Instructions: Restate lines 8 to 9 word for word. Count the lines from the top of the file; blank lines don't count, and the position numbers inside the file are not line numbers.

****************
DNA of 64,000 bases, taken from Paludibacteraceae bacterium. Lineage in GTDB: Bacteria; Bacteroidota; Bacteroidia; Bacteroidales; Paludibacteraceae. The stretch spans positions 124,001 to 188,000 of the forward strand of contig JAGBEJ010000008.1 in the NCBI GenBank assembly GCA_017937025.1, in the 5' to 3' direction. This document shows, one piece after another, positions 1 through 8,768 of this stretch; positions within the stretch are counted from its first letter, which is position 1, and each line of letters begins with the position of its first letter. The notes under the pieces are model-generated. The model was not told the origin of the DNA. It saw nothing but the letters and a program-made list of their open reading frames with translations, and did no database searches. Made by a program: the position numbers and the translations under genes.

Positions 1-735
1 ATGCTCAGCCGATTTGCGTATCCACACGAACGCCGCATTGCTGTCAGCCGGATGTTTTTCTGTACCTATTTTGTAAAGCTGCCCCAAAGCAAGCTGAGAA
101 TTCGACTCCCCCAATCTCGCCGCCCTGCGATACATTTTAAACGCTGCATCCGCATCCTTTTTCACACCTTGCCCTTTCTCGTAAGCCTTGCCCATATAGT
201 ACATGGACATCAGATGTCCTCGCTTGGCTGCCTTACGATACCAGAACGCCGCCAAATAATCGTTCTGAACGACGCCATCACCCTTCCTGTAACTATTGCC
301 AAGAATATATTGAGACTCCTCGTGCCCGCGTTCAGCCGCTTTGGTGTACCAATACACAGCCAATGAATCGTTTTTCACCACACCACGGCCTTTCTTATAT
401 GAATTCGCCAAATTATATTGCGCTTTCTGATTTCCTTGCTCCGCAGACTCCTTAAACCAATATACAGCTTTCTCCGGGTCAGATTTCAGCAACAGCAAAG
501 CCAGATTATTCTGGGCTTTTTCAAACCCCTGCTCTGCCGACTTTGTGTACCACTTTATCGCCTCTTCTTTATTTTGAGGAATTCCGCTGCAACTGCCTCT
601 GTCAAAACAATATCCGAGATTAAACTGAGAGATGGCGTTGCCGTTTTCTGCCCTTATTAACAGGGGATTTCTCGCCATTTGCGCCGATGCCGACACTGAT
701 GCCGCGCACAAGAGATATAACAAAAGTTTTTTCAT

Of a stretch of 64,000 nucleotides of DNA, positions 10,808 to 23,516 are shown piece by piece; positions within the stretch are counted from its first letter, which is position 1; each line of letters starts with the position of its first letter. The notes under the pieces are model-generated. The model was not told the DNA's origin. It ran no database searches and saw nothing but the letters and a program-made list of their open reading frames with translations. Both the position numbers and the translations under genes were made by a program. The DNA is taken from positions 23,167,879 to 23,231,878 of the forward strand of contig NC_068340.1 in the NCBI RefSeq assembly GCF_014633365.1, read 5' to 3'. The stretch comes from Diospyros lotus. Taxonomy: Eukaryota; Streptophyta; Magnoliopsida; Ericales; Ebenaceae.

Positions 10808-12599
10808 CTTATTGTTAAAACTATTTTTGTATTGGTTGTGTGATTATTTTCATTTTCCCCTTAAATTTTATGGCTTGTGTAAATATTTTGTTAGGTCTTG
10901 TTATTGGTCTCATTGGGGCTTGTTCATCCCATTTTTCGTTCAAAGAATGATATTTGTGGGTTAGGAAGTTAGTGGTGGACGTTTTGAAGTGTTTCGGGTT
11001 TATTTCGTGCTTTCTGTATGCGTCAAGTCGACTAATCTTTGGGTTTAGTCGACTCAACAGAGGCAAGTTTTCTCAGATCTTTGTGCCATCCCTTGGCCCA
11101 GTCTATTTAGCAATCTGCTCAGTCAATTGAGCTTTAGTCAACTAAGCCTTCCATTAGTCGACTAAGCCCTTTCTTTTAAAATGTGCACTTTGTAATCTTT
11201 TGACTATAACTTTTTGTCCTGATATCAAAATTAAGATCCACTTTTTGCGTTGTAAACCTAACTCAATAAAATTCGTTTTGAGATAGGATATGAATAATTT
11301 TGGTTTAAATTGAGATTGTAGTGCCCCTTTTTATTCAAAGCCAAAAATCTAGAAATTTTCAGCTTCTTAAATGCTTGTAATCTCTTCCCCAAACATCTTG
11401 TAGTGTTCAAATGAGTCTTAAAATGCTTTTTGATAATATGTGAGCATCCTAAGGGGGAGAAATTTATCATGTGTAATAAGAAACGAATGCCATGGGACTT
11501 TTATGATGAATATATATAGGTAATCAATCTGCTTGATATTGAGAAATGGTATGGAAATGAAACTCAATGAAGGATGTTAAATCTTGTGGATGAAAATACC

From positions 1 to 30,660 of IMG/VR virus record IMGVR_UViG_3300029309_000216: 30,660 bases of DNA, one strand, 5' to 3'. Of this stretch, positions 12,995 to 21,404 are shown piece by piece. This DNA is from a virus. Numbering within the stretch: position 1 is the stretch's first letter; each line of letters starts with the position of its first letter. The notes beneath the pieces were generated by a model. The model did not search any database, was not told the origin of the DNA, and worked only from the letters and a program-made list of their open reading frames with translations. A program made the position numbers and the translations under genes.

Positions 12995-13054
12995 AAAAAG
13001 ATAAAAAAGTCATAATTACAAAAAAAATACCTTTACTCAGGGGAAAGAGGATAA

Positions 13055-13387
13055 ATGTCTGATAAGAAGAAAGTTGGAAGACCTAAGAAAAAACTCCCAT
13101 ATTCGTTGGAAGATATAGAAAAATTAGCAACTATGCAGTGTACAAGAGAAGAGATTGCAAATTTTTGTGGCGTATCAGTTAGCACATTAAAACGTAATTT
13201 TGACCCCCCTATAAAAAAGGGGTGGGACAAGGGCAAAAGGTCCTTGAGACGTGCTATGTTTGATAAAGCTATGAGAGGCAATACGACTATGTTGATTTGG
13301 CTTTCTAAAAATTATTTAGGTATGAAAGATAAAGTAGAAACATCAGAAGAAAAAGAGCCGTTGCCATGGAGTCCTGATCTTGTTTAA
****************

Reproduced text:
501 CCAGATTATTCTGGGCTTTTTCAAACCCCTGCTCTGCCGACTTTGTGTACCACTTTATCGCCTCTTCTTTATTTTGAGGAATTCCGCTGCAACTGCCTCT
601 GTCAAAACAATATCCGAGATTAAACTGAGAGATGGCGTTGCCGTTTTCTGCCCTTATTAACAGGGGATTTCTCGCCATTTGCGCCGATGCCGACACTGAT